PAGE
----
13. Siobhan 25 April, 2013 at 11:36 Reply

    nước mía
    soda xi muõi

    When there is a choice between a large or small bowl of phở, how would one specify which size they want?

  14. Debra 30 April, 2013 at 19:47 Reply

    AWESOME. I knew the south and the north differences. I grew up with some kids that called their dad by a different name. I also knew depending on which side of the family you are one designates the name you get. lol My mother is the matriarch. I am the only sister and the baby of the 4 brothers. They grew up there me here I was 2 months old when I got here. I am basically treated like a queen in my brother’s home. His wife even does everything for me almost like she does for my mother. I just never knew what Cô Út meant other than Aunt. So what does Yee don’t know spelling but like we call all of my mom’s oldest friends who we consider family Yee Nga or Yee Thu.

  15. Cuong 3 May, 2013 at 23:32 Reply

    @Siobhan: You can find the audios for your request in #10, #11 and #12 above. Hope this helps. All 3 are some of my favorites. Great choices!

    Specifying the bowl size should be easy. In the U.S., it is very rare that an order taker does not understand “small” or “large” any more. While you can always point to the size you want, you may try “tô nhỏ” for small bowl, or “tô lớn” for large bowl. See #13 above.

    You can read additional discussion about bowl sizes in tip #4 in this post Tips on Ordering Pho Your Way: Just Tell Them What You Want.

  16. Cuong 3 May, 2013 at 23:54 Reply

    @Debra: So you grew up here in the states and are treated like a queen in your brothers’ homes? That’s one of the nice privileges of being “em út trong nhà” (youngest sibling in the house.) You must be spoiled!

    Now your Yee is actually “dì” as mentioned briefly in comment #7 above. It means “aunt” and is used all over the South (and maybe Central Vietnam too, I’m not sure.) The husband of “dì” is “dượng.” And the funny thing is, “dì” and “dượng” are supposed to be used by children in the family to address their uncles and aunts, but everyone in the family (including the elders, grandpas and grandmas, etc.) and even friends of the family, they all end up calling them “dì” and “dượng” as well. And when you add in “Dì Ba” (Third Aunt) or “Dượng Tư” (Fourth Uncle), many kids never knew their aunts’ and uncles’ real names. You’re lucky to be able to call yours Dì Nga and Dì Thu.

    Thanks for sharing. Awesome question and comment!

  17. Stephanie 6 May, 2013 at 11:12 Reply

    How do you pronounce “chuc binh an”? There is an accent mark over the “u” in “chuc” and over the “i” in “binh”. I am trying to say “Peace be with you” during a Catholic Mass.

  18. Cuong 11 May, 2013 at 13:35 Reply

    @Stephanie: You can find the audio for “Chúc bình an” in #14 above. “Chúc bình an” literally means to wish someone to be safe and sound, or to be at peace and be secured. This works great especially when someone is going on a long trip. “Peace be with you” is also fine as a translation.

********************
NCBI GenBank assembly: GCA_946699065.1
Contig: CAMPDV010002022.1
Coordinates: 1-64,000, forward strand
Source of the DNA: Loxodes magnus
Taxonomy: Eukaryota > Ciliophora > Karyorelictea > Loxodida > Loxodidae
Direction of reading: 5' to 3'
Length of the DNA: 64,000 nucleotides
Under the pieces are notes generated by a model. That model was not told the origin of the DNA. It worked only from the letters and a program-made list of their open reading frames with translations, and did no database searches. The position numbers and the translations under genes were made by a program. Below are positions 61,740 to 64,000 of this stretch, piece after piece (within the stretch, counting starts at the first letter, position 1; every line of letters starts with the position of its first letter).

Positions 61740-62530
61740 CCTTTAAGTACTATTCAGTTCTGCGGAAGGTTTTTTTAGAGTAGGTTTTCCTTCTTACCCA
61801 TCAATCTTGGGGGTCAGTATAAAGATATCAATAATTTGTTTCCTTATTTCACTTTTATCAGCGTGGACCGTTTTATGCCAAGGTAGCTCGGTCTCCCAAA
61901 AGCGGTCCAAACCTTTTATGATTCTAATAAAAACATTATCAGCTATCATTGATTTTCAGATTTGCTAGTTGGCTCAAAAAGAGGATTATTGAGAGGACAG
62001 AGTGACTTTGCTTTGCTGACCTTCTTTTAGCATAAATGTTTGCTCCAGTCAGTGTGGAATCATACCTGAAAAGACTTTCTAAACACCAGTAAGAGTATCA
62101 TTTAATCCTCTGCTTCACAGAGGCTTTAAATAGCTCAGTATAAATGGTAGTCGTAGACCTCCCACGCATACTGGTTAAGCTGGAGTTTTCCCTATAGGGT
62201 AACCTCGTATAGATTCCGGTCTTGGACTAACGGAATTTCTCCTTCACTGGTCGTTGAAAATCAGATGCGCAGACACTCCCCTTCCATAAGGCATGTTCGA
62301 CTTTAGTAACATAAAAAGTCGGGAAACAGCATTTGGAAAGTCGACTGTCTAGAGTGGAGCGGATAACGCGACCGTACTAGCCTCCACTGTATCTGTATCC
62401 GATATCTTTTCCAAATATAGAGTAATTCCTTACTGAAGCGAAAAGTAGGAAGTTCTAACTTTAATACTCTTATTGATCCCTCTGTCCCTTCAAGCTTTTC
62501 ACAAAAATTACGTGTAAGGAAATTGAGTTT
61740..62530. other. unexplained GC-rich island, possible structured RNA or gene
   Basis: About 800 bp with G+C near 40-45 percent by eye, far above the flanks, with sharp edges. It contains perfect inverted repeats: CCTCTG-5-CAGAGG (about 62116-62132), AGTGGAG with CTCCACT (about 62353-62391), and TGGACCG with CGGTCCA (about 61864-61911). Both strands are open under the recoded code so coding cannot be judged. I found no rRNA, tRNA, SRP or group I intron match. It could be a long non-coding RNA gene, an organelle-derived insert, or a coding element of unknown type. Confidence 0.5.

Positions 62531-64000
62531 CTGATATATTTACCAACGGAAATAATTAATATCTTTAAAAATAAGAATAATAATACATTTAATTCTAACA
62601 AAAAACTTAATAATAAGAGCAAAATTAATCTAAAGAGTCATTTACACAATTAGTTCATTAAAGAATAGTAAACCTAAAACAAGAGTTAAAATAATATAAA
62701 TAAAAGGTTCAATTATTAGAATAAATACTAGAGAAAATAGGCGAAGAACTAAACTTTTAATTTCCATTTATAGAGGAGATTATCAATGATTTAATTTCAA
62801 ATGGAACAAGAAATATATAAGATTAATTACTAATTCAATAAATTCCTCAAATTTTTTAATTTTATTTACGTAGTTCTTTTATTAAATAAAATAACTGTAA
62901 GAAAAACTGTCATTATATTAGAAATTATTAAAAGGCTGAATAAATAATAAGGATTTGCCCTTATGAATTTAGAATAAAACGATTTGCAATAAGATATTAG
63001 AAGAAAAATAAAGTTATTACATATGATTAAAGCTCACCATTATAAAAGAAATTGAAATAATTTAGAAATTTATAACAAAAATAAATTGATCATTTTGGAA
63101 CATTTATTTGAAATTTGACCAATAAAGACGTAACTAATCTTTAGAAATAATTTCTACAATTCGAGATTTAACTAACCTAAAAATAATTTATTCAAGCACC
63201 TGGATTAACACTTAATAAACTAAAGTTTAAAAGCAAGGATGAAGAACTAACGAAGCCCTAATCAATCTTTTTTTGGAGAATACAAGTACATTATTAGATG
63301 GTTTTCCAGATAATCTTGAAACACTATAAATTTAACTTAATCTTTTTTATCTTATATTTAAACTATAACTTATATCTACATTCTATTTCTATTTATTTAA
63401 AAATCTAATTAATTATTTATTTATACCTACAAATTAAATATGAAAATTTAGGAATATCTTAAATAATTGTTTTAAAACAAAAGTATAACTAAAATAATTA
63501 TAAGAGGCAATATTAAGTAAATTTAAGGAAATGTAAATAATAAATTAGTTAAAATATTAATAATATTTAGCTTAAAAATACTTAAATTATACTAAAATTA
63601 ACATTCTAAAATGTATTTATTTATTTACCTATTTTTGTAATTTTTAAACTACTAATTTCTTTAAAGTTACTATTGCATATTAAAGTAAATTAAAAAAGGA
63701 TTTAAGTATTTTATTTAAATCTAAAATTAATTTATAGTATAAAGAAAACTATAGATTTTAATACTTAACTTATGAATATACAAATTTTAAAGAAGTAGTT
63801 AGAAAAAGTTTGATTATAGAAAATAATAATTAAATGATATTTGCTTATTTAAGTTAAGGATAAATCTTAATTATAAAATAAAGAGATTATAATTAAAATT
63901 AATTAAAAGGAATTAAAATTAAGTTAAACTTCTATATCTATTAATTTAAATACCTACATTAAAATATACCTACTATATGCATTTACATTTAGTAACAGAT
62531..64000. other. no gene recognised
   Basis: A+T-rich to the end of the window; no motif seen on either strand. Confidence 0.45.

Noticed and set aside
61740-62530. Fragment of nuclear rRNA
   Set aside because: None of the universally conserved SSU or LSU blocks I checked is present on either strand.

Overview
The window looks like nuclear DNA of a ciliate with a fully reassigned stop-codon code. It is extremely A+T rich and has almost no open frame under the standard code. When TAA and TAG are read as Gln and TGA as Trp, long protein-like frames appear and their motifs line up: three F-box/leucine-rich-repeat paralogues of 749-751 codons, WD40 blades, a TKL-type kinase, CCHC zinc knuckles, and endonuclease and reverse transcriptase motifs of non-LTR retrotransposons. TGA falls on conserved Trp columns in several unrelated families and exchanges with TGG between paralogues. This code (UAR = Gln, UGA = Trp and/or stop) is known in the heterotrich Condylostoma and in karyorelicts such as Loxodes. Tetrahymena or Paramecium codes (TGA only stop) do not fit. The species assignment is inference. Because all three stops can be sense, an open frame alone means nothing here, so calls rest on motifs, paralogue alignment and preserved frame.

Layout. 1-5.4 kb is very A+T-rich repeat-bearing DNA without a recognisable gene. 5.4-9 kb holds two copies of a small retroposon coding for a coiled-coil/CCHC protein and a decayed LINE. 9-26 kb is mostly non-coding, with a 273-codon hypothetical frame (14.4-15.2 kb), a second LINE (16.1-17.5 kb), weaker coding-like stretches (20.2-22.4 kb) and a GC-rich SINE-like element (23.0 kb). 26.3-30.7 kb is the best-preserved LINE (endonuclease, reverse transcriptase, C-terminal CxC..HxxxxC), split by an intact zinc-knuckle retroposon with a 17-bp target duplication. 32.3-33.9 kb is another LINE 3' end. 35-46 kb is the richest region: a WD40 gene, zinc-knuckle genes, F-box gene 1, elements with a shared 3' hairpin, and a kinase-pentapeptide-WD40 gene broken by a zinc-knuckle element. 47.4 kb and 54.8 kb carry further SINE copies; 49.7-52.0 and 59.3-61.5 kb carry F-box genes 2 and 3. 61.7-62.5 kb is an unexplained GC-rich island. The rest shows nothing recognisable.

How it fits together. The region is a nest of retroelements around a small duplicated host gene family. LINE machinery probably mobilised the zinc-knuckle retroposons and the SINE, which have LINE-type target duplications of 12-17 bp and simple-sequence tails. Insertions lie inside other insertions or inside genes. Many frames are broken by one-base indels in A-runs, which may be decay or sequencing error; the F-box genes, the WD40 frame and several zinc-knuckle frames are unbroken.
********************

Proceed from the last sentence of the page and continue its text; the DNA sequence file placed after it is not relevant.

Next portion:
Alternatively, “Chúc bình yên” might work better if your context is a Catholic Mass. “Bình an” has the word “an” in it which is a part of “an-toàn” meaning safe and secure, or it could be “an-tâm” which leans more toward the soul or spirit because of the word “tâm” (pronounced “tum” as in tummy.) When you use yên (as in “bình yên” or “yên tâm”, “yên” itself means at rest or unmoved or relaxed) you can be sure that you are referring to the soul being at peace or being secure.

    Sorry for the long winding explanation. Hope this helps.

  19. Debra 11 May, 2013 at 15:42 Reply

    Thanks Cuong! My mom now that I am in my late 30s call me Ba’ naw (sounds like small in Vietnamese) Funny how we called everyone. I grew up here but my brothers didn’t make it here until I was 15. My dad was an American he wasn’t in the war he was in WWII so he was working as military contract electrician. He stayed there so long my brothers who didn’t know their fathers claimed him. Two still live there. I also find it funny that when my husband comes with me to my brother’s house my sister in law is always waiting on him or trying to feed him. My daughter calls our closest friends Aunt and Uncle. I still even as an adult call my American aunts/uncles Aunt Sally etc and not just Sally. I totally appreciate your time!

  20. Cuong 11 May, 2013 at 17:00 Reply

    @Debra: I really enjoy hearing your story. It is true most everywhere you go in Asia, and I would guess the Middle East and even Africa and South America, that offering/sharing food or a meal is still a sign of family, friendship, trust, etc. between any two or more persons. It is a sign of caring and respect. Sharing a meal is a very strong tie that binds social creatures. And I hope the younger generations will continue the aunt/uncle thing. It provides a much more personal meaning to the relationship. You rock.